So what is it?
Telemedicine and telehealth are considered synonymous. They are used interchangeably to essentially describe the use of electronic information and telecommunications technologies to support clinical health care, patient and professional health-related education, public health and health administration.
As for the definition that really matters, The Centers for Medicare & Medicaid Services (CMS) define it as “a two-way, real- time interactive communication between a patient and a physician or practitioner at a distant site through telecommunications equipment that includes, at a minimum, audio and visual equipment.”
What does this mean?
This means that patients no longer have to physically show up at an office to receive care! They can receive care from the comfort of their home. Originally telehealth services were growing at a slow rate due to Medicare’s very narrow coverage for these services. As of 2019 this is no longer the case, CMS has not only added more codes to account for a multitude of telehealth services, but they also removed the “originating site geographic requirement for telehealth services targeting treatment of substance use disorder or a co-occurring mental health disorder” While this was removed mostly to aid in combating the opioid crisis, it can realistically double the volume of individuals who receive care via telemedicine in the behavioral health field! With CMS making these changes to allow for easier patient care and coverage through telehealth, it’s only a matter of time before other insurance companies jump on board. (If they haven’t already)
Giving Telehealth some serious thought now? Here are some Pros and Cons of offering Telehealth services.
- Convenient and accessible healthcare for patients - It allows patients who live remotely, are homebound, have contagious illnesses, or simply can’t take off work to access care from virtually anywhere.
- Healthcare cost savings - Remote analysis, monitoring services, and electronic data storage significantly reduced healthcare costs for providers, patients, and insurance companies.
- Extended Specialist or Referring physician Access - Providers would be able to refer patients to the specialist they need, regardless of location. This also means that providers will have access to treating patients from a larger geographical area.
- Increased patient engagement and quality of care - When patients know how to easily reach out to their physician, they are more likely to become attentive to issues they are having rather than disregarding it due to not having enough time to go in for an appointment.
- Technical Training and Equipment - In order to effectively implement telehealth in your practice, your staff needs to be trained correctly in order to ensure maximum return on investment. If this is done properly, the cost of implementing it will be minimal. This can also lead to a decrease in staff.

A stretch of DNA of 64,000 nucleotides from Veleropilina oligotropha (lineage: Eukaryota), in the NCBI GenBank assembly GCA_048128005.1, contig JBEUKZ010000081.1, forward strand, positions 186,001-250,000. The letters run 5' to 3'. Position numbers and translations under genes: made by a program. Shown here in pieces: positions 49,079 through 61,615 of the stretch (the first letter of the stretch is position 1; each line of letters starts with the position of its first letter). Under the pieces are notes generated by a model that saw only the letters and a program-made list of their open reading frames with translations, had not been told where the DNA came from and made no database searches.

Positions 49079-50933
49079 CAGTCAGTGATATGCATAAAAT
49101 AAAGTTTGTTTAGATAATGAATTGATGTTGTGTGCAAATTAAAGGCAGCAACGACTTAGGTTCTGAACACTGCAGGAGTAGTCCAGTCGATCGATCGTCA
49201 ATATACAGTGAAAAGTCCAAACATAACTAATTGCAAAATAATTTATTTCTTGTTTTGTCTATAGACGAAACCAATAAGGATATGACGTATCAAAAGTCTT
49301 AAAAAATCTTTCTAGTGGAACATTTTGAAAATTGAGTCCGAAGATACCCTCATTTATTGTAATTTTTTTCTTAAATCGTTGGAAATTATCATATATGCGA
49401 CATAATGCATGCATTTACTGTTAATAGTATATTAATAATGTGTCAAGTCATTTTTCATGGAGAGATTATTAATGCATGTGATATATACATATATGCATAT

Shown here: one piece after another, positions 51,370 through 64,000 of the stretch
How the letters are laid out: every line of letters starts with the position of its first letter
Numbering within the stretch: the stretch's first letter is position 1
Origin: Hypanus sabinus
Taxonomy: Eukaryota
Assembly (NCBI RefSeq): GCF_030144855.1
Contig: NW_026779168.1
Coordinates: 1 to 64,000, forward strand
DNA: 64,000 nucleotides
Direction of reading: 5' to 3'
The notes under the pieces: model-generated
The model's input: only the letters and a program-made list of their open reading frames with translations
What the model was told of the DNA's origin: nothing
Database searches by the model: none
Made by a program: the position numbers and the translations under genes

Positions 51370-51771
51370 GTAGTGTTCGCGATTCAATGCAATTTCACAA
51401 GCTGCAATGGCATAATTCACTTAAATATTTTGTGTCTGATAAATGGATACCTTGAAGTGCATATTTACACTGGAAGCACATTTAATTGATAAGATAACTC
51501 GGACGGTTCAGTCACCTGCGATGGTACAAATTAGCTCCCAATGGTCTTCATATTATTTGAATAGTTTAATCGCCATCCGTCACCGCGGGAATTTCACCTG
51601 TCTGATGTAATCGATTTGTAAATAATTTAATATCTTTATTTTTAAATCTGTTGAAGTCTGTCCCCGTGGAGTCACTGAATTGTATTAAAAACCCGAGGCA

- Medical Record Access - On demand telehealth services, where patients can be connected to a random telehealth provider, is only great if there is an effective EHR system in place for providers to access all of the patient’s records.
- Fewer In-Patient Consultations - In some instances, it is best to treat someone in person.
- Internet Connections - The real time audio and visual requirement means that there will have to be a strong internet connection to communicate effectively.
- Policy and Regulation Rules - Healthcare laws, reimbursement policies, and privacy regulations have struggled to keep up with the increasing demand of telemedicine services. The change in Medicare has been a huge step in the right direction.
The list of ‘cons’ related to telehealth can easily be avoided if telehealth is executed properly, which is why so many providers are beginning to integrate this into their practice.
To be very clear, telehealth is NOT something any provider can do simply by downloading a platform like skype.
There are specific platforms that need to be used in order to properly treat patients via telehealth, AND you need to become accredited to do so through ATA-CHQI. These telehealth platforms used to be costly for private practices, but that is no longer the case. More affordable solutions for individual practitioners are becoming available to purchase, and large enterprise telehealth services run by payers and health systems are offering options that bring the telehealth capabilities into the hands of all the affiliated individual practitioners.
As patients begin to realize how much easier it is to be treated via telehealth, it will only be a matter of time before they are specifically seeking providers that offer these services. Early adopters/providers will have the ability to completely redefine their revenue stream as telehealth gains popularity among patients.
Interested in learning more about telehealth?
Start by clicking here to visit the American Telemedicine Association and learn how to become an accredited telehealth provider! I also recommend checking out the links below for more information.
Stay tuned for next months blog where we will continue to provide more information on telehealth or contact us today at firstname.lastname@example.org for more information!
McLaughlin, George. “Telemedicine and Remote Patient Monitoring Trends 2019.” Redox, Redox, 27 Feb. 2019, www.redoxengine.com/blog/telemedicine-remote-patient-monitoring-demand-2019/.
Bennett, Jay Holder. “Integrating Telehealth into Existing Practice.” American Well, American Well, 27 Sept. 2018, www.americanwell.com/integrating-telehealth-into-existing-practice/.
“Telemedicine Benefits and Disadvantages, Telemedicine Pros and Cons.” Revisit, EVisit, 25 May 2018, evisit.com/resources/10-pros-and-cons-of-telemedicine/.